Fall starts Friday afternoon and, like clockwork, a weather change on the way will remind us of just that.
This will be a rather swift change considering Thursday – the last day of summer – had a record high of 92 degrees in Denver.
Our weather disturbance is a broad trough covering the Western US. You can see the large area of cloud cover on this satellite image:
Beneath the clouds are areas of rain and heavy snow. This is the snowfall the system produced at Jackson Hole Ski Resort Thursday:
Although Colorado won't see snowfall like that, we do have a chance of snow in the mountains and rain chances for all. These changes begin Friday but will be most impactful later Saturday and Sunday.
This disturbance will approach late Friday to generate scattered rain showers and some thunderstorms.
Saturday, the temperatures begin their drop and we will see more widespread rainfall. Sunday, the center of the cold pocket will be covering the region and this will help produce the most widespread precipitation for the state.
On Monday, cool temperatures begin to moderate a bit as the greatest rain chances begin to move east of the state. Isolated rain and mountain snow may stick around for a few days early next week.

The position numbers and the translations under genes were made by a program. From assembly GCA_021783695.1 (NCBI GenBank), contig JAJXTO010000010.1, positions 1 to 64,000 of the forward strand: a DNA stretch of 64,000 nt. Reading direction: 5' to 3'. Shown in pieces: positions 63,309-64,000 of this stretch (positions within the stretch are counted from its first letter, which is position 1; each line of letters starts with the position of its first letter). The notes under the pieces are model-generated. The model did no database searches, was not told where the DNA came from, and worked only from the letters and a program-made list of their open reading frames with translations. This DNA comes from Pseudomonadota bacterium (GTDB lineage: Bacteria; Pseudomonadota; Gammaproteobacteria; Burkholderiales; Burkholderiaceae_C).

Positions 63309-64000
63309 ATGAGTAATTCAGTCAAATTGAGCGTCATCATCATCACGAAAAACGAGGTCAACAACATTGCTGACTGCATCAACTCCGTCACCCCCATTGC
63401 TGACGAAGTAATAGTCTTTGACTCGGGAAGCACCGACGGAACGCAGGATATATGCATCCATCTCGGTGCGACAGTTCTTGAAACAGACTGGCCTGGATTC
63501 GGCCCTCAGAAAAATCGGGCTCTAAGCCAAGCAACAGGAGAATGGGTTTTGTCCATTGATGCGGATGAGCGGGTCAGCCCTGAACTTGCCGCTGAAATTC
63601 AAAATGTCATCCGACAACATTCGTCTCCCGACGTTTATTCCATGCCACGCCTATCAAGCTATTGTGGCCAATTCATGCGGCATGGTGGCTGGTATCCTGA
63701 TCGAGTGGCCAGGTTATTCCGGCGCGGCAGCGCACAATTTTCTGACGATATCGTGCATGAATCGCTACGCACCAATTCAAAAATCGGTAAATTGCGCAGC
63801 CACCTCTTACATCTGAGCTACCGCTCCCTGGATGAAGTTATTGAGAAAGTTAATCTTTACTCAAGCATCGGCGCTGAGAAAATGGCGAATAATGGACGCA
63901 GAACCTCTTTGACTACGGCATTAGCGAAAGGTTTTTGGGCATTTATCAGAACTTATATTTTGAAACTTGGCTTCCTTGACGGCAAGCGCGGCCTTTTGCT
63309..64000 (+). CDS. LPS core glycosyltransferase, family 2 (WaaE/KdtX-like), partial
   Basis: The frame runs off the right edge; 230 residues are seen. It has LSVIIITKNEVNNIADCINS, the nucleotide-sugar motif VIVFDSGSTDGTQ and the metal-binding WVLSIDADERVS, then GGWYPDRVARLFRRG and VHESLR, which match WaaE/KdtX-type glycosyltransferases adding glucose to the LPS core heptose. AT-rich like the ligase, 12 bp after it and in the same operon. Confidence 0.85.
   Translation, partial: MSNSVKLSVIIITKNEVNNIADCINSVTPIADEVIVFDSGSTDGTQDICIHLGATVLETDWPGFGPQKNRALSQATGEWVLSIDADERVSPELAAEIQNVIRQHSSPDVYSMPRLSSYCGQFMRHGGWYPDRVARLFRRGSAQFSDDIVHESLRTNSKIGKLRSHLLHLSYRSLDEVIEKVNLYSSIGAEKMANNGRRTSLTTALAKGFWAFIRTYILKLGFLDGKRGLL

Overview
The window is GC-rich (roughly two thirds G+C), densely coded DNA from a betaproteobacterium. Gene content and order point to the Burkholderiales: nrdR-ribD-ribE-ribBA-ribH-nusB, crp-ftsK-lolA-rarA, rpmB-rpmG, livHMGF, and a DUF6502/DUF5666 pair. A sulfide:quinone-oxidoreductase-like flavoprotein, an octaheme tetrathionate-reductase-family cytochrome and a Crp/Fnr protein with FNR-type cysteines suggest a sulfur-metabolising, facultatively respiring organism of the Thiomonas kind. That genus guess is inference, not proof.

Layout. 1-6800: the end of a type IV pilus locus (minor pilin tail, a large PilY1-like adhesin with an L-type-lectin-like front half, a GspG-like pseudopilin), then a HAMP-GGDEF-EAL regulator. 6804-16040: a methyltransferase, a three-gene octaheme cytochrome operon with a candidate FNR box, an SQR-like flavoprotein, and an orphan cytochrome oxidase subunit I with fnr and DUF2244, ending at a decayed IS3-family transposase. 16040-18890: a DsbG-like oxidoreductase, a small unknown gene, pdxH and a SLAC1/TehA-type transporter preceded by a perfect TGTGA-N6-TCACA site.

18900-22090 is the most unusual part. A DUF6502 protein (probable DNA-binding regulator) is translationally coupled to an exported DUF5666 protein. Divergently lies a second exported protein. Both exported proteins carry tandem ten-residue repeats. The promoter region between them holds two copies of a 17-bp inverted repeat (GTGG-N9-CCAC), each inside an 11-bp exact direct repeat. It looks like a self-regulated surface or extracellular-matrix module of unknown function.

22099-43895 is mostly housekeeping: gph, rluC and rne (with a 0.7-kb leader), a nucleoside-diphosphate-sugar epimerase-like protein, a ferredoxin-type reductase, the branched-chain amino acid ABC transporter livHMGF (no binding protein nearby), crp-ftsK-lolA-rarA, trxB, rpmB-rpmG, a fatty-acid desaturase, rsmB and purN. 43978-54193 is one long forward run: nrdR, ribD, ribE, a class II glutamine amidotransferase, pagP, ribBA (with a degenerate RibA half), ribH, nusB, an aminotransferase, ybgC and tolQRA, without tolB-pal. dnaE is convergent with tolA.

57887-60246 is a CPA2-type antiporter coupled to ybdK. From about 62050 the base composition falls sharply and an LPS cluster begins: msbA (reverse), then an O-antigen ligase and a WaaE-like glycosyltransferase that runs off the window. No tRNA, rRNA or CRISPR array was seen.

For the first time since June, temperatures will be held to the lower 50s for highs Sunday, middle 50s Monday, with a return to 60+ by Tuesday.
You can see here that the temperatures don't drop much Friday, lower/middle 80s, but you will see more of an impact starting Saturday:
The state is in need of moisture. So far this month, rainfall has been dismal:
This system will spread rainfall in many areas, but note that this projection doesn't bring ALL areas rainfall, and leaves many wanting more to catch up with the deficit:
The highest elevations, mostly those above 10k feet, will accumulate snowfall of several inches. Although snowfall at these elevations is possible throughout the weekend, we will see most accumulation during the cold overnights/early mornings.
For those between 9,000 to 10,000 feet, I won't be surprised at all when you tell me that you see a rain and snow mix.
Denver, we are not likely to see snowfall with this system. The city's average first snowfall isn't until October 18th. (That is not to say we can't have earlier snowfall – September 3rd, 1961 was the earliest snow in the city).
With this first fall weather system comes our kickoff event to snow forecasting. We here at Weather5280 are stoked.